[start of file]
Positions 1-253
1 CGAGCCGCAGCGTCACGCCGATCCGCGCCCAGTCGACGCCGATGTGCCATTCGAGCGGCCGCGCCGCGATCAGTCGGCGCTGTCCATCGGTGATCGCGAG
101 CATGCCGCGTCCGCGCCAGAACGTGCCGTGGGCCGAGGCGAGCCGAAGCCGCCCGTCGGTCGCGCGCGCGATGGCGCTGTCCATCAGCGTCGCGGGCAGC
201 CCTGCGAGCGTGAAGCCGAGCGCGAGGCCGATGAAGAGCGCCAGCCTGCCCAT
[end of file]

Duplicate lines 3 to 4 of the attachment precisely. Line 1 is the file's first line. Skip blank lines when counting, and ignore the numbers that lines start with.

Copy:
101 CATGCCGCGTCCGCGCCAGAACGTGCCGTGGGCCGAGGCGAGCCGAAGCCGCCCGTCGGTCGCGCGCGCGATGGCGCTGTCCATCAGCGTCGCGGGCAGC
201 CCTGCGAGCGTGAAGCCGAGCGCGAGGCCGATGAAGAGCGCCAGCCTGCCCAT